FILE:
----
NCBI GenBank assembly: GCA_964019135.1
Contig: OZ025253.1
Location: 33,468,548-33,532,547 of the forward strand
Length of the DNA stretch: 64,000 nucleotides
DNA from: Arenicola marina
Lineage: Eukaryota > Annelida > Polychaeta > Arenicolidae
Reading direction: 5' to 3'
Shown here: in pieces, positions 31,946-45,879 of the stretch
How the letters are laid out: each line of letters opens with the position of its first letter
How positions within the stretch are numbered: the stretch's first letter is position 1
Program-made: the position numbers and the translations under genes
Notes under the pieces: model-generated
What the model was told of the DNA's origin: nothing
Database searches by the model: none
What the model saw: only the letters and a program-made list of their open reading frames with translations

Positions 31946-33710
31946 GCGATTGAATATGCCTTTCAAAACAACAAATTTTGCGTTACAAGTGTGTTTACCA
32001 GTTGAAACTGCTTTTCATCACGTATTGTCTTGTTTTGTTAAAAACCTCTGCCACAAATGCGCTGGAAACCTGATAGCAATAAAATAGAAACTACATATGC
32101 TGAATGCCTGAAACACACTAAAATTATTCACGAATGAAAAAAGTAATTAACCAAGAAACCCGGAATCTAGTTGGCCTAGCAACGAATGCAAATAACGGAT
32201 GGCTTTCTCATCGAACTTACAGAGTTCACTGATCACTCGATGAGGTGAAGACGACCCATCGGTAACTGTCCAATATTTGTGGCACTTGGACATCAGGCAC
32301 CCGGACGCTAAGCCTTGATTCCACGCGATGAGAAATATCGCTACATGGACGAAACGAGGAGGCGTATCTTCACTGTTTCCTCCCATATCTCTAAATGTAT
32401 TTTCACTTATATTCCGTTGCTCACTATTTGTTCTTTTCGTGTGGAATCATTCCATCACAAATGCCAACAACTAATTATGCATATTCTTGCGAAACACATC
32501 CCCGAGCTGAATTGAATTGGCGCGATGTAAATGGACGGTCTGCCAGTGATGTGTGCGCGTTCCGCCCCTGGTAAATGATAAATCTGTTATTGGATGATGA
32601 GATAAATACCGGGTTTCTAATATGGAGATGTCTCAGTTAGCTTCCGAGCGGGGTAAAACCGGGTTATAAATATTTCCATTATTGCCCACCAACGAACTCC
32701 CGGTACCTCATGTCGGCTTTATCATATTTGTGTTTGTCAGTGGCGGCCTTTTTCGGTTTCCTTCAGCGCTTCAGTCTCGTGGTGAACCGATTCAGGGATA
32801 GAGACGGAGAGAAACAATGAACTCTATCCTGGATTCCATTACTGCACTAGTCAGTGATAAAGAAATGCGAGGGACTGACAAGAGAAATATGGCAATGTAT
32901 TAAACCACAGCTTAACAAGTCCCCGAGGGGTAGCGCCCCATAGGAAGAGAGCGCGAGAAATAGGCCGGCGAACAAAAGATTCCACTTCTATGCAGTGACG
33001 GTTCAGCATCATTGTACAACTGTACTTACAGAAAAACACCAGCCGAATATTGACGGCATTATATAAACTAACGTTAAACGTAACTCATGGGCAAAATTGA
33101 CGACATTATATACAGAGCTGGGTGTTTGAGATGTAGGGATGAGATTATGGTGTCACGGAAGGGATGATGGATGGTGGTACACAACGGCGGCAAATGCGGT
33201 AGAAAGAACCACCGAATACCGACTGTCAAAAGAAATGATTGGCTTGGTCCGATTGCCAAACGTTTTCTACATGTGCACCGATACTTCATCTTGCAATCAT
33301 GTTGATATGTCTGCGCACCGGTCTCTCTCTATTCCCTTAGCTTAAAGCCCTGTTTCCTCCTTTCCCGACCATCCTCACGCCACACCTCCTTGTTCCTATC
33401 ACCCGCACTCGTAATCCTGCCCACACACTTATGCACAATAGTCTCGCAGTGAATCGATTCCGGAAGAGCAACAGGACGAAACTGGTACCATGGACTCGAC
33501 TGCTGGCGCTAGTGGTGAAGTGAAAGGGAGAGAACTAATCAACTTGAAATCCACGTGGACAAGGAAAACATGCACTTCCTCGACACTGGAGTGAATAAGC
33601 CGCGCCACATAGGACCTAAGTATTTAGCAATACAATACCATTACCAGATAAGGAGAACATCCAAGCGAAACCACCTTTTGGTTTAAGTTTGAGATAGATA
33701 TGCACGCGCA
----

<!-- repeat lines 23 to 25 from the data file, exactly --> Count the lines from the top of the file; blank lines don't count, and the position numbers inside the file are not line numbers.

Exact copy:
32501 CCCGAGCTGAATTGAATTGGCGCGATGTAAATGGACGGTCTGCCAGTGATGTGTGCGCGTTCCGCCCCTGGTAAATGATAAATCTGTTATTGGATGATGA
32601 GATAAATACCGGGTTTCTAATATGGAGATGTCTCAGTTAGCTTCCGAGCGGGGTAAAACCGGGTTATAAATATTTCCATTATTGCCCACCAACGAACTCC
32701 CGGTACCTCATGTCGGCTTTATCATATTTGTGTTTGTCAGTGGCGGCCTTTTTCGGTTTCCTTCAGCGCTTCAGTCTCGTGGTGAACCGATTCAGGGATA